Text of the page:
Eurozone: Macroeconomic conditions are improving - BBH

Discussion in 'Fundamental Analysis' started by FXStreet_Team, Jan 5, 2016.

  1. FXStreet_Team

    FXStreet_Team Well-Known Member Trader

    Oct 7, 2015
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    FXStreet (Delhi) – Research Team at BBH, suggests that after rebounding from the 2009 contraction, the Eurozone experienced a double-dip as growth faltered in 2012 through Q1 2013 but the growth has been improving since Q2 2013.

    Key Quotes

    “The modest pace of activity of 0.3-0.4% looks set to continue. Credit conditions are improving, and lending to households and businesses are increasing, albeit slowly. The asset purchase plan was extended in December and the deposit rate cut to minus 30 bp.

    The main news from the euro area yesterday was December manufacturing PMI. For the Eurozone, manufacturing activity rose to a 20-month high of 53.2 from 52.8 in November and the flash reading of 53.1. For the first time since April 2014, all Eurozone members reported above the 50 boom/bust level, including Greece (50.2 from 48.1). Forward looking indicators, like new orders and new export business increased.

    Of note, the German reading improved to 53.2 from the 53.0 flash reading. It is the best since August. France was disappointing at 51.4 from the 51.6 flash. Still, it is the best since March 2014. Italy’s manufacturing PMI rose to 55.6 from 54.9 in November, the highest since 2011. Rounding out the big four, Spain’s reading slipped to 53.0 from 53.1. The market had expected improvement toward 53.6.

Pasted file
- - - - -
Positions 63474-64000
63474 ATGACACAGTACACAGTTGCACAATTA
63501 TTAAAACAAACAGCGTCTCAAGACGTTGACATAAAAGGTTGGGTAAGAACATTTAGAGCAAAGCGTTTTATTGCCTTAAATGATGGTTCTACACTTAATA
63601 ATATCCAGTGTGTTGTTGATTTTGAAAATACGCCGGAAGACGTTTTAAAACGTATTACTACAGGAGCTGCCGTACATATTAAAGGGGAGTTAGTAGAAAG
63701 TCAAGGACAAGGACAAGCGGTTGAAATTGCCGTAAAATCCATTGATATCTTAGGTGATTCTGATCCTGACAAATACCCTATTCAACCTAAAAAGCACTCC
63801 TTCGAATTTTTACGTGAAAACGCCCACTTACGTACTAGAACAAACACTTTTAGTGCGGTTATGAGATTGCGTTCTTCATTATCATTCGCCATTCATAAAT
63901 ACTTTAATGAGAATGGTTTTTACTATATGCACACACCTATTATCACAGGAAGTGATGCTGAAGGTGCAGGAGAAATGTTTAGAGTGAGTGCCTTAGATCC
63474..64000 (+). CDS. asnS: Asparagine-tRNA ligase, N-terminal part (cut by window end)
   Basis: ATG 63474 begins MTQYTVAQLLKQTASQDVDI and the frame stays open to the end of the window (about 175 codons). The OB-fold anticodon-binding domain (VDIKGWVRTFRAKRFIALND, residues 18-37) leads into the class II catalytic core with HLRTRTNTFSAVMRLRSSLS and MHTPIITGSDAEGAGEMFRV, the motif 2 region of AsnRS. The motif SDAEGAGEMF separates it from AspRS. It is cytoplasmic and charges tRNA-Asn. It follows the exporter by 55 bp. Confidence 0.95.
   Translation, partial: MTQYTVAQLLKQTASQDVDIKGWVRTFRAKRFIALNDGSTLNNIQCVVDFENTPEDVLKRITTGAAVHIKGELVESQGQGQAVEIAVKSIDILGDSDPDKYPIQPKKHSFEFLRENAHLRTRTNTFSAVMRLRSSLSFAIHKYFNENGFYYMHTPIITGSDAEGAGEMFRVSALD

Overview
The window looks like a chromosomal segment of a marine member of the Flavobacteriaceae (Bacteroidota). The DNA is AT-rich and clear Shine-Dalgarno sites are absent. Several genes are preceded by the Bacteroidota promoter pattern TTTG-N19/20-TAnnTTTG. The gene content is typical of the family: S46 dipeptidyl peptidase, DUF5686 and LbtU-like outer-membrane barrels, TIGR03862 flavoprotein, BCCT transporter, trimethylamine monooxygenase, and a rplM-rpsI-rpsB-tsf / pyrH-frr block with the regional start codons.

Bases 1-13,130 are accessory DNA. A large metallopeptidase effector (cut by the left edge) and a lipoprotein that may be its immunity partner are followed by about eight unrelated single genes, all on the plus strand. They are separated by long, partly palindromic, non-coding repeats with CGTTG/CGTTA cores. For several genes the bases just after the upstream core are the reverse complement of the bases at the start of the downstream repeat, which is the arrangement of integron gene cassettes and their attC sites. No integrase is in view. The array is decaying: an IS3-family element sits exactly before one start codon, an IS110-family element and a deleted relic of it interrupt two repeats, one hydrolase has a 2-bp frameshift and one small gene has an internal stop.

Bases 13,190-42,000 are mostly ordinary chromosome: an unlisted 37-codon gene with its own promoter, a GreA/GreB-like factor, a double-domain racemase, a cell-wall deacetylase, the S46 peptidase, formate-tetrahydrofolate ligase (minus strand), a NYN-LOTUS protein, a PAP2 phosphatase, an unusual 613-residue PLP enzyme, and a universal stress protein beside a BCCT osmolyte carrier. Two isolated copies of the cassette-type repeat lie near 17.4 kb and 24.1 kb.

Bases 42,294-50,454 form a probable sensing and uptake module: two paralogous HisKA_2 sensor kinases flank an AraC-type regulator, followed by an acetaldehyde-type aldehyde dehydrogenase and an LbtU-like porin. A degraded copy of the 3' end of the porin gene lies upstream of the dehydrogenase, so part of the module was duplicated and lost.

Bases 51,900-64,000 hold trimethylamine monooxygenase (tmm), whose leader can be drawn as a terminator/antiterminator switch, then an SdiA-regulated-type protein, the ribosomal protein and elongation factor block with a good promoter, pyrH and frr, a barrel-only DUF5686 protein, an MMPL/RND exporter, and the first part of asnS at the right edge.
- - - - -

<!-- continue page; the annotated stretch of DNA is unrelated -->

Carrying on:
Yet, political uncertainty in Portugal and especially Spain (including Catalonia) may weigh on sentiment.

    The base effect of 2014 drop in energy prices and the weakness of the euro are likely to begin seeping into measures of consumer prices. The year-over-year rate for the EMU may have doubled in December to 0.4%. It matches the highs from July and October 2014, which would be the fastest pace since June 2014. The core rate is expected to have ticked up to 1.0% pace from 0.9%.

    In addition to the refugee/asylum seekers challenge for Europe, there a several other issues that may unsettle investors. First, last month's national elections in Spain have failed to produce a majority government or even a minority government, for that matter.

    Portugal's central bank made a controversial move at the end of last year. It inflicted losses on some senior bond issues (5 of 52), as it attempts to strengthen the balance sheet of a recently reconstructed bank (Novo Banco) after the ECB's stress test uncovered a gap.

    The Bank Resolution and Recovery Directive (BRRD) will begin being implemented now. It serves two objectives. It protects taxpayers overall investors and creditors. To be sure, taxpayers are still ultimately on the hook, but the pecking order has been strengthened. In addition, the BRRD does this in a harmonized way. It serves as another part of the emerging banking union.

    Since the volte-face by Greek Prime Minister Tsipras last summer, the implementation of the aid program has gone rather smoothly.”
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